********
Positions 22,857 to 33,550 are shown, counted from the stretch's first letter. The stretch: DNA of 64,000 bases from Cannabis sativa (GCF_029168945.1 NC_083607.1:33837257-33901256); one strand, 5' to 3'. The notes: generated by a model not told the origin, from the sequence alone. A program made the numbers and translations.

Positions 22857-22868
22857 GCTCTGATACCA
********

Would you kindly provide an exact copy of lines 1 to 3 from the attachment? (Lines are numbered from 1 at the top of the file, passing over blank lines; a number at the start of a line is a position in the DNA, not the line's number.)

Positions 22,857 to 33,550 are shown, counted from the stretch's first letter. The stretch: DNA of 64,000 bases from Cannabis sativa (GCF_029168945.1 NC_083607.1:33837257-33901256); one strand, 5' to 3'. The notes: generated by a model not told the origin, from the sequence alone. A program made the numbers and translations.

Positions 22857-22868
22857 GCTCTGATACCA